Art Museum Statue

If I wasn’t stone my back hair would be fleece to lease
but foul, feral fleas are hard to please with granite follicles.
I’m older than the oceans.
For eons I was rock, lava and magma.
I recently became a statue, of a morbidly obese man,
suspended above a barbecue throne, in imitation of levitation.
Touring the world’s premier art galleries
is better than being banished to a storeroom prison,
without a lawyer or a trial.
People watching is my main interest.
If I weren’t frozen in stone it would be easy to smile.
Opposite me is an Arctic oil,
as life like as a voyage on an ice breaker.
To my left is the glow from the window of a 3 a.m poet.

I’m not as content as I was before a descendant of Michel Angelo
released me from the mountainside.
I was happy as an amalgam of crystals on that blizzard swept slope,
but curious about the dying world of the parasitic, bald apes.

My sculptor, Quincy Macquarie, has no faith in quarrymen,
It took seventeen Sherpa’s to wheel my finished form
down ten miles of precipice bordered goat trails.
I was loaded by the mother of all forklifts
on to a second hand Black Hawk helicopter.

This is my ninety ninth gallery.
I’ve had stints in the Louvre, Hollywood sets,
the National Museum of Korea
and Kim Jong-Un’s palatial bedroom; aren’t I glad that’s over.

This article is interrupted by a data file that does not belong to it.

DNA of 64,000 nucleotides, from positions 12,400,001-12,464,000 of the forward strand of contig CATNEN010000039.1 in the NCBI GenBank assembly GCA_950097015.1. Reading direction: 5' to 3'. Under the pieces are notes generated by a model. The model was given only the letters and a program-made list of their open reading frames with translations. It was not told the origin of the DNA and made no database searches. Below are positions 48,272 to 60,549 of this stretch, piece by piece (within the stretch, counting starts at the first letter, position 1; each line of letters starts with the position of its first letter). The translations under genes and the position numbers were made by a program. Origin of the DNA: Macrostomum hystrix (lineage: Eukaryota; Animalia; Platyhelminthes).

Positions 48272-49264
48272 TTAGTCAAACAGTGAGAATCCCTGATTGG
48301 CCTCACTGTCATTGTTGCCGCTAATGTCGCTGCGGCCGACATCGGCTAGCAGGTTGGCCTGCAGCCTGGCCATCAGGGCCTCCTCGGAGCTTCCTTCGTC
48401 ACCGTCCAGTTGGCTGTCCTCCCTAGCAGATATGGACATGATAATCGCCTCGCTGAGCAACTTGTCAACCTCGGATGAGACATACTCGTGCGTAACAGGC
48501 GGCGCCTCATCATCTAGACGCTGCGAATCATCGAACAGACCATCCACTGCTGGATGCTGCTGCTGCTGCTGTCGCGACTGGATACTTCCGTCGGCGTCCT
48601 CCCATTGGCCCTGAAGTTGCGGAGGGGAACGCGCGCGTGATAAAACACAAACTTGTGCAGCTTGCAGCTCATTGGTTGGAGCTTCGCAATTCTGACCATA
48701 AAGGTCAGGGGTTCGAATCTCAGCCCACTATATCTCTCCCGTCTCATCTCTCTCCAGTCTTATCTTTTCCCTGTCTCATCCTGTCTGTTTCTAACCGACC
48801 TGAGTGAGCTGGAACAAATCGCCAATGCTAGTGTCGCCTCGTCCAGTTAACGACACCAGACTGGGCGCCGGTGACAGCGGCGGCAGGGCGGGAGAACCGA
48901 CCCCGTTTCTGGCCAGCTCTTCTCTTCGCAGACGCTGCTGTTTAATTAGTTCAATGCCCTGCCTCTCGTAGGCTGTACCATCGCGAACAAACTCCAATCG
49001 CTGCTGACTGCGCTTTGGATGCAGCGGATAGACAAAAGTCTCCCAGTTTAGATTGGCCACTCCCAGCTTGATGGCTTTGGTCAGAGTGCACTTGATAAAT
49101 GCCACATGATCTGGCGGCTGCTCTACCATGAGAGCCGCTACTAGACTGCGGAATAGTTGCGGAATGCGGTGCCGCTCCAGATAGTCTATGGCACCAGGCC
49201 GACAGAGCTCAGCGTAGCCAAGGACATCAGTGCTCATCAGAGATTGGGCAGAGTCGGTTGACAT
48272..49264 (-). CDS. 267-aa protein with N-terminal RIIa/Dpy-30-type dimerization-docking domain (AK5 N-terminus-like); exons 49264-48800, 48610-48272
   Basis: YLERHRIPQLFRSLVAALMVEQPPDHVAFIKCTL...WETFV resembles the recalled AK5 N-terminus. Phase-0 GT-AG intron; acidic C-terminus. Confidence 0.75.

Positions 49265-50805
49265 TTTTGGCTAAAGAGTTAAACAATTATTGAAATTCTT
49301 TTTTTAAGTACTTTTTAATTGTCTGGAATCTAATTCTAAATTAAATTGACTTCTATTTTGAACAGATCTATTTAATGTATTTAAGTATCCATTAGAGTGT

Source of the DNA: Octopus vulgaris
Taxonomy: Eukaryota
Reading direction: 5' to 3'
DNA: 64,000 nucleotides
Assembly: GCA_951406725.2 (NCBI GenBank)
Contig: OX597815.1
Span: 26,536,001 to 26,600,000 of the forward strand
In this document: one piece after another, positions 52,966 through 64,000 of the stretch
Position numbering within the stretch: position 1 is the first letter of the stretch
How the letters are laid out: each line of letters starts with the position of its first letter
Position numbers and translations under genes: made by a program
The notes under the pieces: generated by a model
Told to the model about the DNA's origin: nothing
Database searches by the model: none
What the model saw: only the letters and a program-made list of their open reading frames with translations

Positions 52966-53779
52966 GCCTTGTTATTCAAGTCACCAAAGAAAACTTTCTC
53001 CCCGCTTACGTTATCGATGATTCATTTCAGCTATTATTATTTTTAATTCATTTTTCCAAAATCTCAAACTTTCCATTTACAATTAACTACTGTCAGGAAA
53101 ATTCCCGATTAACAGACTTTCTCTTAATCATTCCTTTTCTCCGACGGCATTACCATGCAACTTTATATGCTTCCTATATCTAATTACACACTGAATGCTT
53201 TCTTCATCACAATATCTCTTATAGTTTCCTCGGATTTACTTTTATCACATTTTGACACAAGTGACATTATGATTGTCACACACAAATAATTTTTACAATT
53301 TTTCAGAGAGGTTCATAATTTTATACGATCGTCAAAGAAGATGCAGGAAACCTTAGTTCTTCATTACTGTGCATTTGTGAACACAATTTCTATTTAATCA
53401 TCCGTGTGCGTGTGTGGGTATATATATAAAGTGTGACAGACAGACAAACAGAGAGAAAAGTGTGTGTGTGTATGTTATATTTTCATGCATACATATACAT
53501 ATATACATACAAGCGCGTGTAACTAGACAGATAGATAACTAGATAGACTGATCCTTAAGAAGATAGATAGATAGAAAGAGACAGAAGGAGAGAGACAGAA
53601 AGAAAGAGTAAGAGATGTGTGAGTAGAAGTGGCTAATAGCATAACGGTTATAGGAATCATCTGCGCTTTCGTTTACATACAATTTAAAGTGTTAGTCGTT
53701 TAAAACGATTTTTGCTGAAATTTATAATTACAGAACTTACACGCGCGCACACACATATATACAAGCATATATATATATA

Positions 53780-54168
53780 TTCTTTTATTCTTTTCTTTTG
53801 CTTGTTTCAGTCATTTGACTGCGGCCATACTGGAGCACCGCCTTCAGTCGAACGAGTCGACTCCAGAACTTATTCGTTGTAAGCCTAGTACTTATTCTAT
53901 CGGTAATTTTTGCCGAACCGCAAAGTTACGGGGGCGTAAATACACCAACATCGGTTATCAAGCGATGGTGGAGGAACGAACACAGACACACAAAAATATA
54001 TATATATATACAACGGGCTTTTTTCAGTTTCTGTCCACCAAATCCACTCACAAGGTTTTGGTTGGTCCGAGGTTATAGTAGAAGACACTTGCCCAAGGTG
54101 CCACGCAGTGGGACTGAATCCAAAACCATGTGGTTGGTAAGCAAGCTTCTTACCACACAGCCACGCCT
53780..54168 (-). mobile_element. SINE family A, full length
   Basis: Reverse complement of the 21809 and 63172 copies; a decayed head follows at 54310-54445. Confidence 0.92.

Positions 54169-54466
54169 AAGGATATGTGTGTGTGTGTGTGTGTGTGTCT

I currently reside in the penthouse level of birthday world,
an art amusement park.
The graffiti roller coaster looks set to grow beyond the walls
of this towering monument to the ridiculous.

There are peepholes in my skull.
A schoolkid is gawking at my pseudo cerebellum right now.
My brain is a solution of honey and water, in wrinkly, grey plastic.
I need it like relaxation therapy needs Death Metal.
My thinking apparatus is purely subatomic.

Wow, someone dedicated a hectare of wall space
to a photograph of a jumper knitted by an Alzheimers victim.
It’s as shoddy as the web of an acid tripping orb weaver
and as boring as an entire continent reduced to a salt pan.
Thankfully, time is relative to the speed of perception.
I fast forward mistakes and reserve slow motion
for the likes of Marilyn Monroe.
During my Hollywood era I was her telepathic shrink.
Assuming I’m as innocent as a teddy bear
she practised the subway grate scene
in front of me countless times.
I can assure you she wasn’t wearing lace edged virginal white.

New York’s Metropolitan Museum of Art awaits me.
Eventually I’d like to combine my interests
in hang gliding, volcanoes and euthanasia.
When I was a little pebble,
I wondered what was all the hullabaloo about youth in Asia.
I look forward to Armageddon.
Live volcanoes will be plentiful then.

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